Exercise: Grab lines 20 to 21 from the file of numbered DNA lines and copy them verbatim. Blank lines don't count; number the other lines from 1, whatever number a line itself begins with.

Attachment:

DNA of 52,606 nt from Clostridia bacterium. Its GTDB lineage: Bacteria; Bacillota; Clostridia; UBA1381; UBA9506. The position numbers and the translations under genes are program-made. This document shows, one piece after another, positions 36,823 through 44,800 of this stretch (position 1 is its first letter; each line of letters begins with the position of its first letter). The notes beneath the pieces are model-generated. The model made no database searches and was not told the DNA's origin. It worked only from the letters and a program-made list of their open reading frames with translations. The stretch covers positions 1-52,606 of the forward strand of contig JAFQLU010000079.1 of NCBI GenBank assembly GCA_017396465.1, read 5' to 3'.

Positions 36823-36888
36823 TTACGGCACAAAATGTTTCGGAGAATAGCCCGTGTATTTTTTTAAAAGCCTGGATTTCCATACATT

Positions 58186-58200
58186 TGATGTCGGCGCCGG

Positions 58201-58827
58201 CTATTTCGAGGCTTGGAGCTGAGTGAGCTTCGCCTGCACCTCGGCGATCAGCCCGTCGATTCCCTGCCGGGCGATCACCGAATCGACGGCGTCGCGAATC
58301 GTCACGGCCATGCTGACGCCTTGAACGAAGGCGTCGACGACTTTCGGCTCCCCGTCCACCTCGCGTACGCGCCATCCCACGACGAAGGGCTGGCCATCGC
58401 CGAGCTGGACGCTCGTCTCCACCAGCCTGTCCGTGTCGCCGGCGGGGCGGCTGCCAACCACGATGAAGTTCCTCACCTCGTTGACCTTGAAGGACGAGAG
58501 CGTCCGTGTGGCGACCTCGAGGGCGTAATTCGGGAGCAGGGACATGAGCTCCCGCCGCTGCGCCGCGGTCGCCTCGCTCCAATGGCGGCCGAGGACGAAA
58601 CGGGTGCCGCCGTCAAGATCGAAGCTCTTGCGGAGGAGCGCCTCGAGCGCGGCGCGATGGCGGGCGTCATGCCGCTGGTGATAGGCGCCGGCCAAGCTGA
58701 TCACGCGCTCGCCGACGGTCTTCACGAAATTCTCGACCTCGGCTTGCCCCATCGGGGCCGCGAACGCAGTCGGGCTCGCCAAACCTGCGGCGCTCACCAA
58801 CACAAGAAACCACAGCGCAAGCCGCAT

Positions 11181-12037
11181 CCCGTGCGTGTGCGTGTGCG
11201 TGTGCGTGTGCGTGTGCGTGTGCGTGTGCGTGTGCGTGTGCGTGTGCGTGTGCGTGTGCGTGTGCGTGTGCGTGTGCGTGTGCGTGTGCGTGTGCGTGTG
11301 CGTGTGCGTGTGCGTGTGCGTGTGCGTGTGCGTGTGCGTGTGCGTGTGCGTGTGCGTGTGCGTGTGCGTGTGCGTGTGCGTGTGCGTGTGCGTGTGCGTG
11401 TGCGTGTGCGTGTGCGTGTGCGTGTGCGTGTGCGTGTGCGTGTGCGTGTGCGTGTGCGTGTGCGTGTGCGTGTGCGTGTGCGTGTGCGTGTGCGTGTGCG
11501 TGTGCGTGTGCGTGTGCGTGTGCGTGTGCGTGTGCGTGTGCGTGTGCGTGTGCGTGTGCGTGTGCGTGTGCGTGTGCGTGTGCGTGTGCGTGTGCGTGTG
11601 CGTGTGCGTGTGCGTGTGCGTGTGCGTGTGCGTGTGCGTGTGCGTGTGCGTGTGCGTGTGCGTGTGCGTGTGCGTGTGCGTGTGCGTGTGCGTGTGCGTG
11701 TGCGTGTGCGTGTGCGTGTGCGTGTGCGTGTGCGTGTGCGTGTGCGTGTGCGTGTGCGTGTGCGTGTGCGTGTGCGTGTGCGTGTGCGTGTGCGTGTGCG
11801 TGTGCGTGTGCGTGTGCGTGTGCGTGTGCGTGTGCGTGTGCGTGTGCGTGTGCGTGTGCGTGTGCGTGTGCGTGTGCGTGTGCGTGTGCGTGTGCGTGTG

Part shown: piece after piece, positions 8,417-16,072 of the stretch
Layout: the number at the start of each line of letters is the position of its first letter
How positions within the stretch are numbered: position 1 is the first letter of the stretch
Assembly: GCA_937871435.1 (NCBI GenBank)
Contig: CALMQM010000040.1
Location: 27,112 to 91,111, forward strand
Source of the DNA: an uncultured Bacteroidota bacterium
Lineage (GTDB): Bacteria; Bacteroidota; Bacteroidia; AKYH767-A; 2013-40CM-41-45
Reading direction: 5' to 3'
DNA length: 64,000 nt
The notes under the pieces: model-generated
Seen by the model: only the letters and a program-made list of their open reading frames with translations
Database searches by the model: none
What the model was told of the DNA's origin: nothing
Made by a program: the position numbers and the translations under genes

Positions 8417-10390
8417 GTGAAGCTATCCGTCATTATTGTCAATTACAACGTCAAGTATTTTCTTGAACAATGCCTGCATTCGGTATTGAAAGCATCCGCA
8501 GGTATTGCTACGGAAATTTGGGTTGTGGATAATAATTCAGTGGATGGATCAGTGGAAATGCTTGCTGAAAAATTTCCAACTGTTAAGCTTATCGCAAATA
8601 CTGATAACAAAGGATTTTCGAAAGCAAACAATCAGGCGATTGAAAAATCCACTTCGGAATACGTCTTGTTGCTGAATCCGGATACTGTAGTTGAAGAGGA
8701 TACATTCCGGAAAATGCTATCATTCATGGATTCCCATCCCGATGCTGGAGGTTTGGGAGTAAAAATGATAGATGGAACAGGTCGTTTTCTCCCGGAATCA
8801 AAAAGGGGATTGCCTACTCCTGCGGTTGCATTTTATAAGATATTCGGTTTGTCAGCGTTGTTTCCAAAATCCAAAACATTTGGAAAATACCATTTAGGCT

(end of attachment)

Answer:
11601 CGTGTGCGTGTGCGTGTGCGTGTGCGTGTGCGTGTGCGTGTGCGTGTGCGTGTGCGTGTGCGTGTGCGTGTGCGTGTGCGTGTGCGTGTGCGTGTGCGTG
11701 TGCGTGTGCGTGTGCGTGTGCGTGTGCGTGTGCGTGTGCGTGTGCGTGTGCGTGTGCGTGTGCGTGTGCGTGTGCGTGTGCGTGTGCGTGTGCGTGTGCG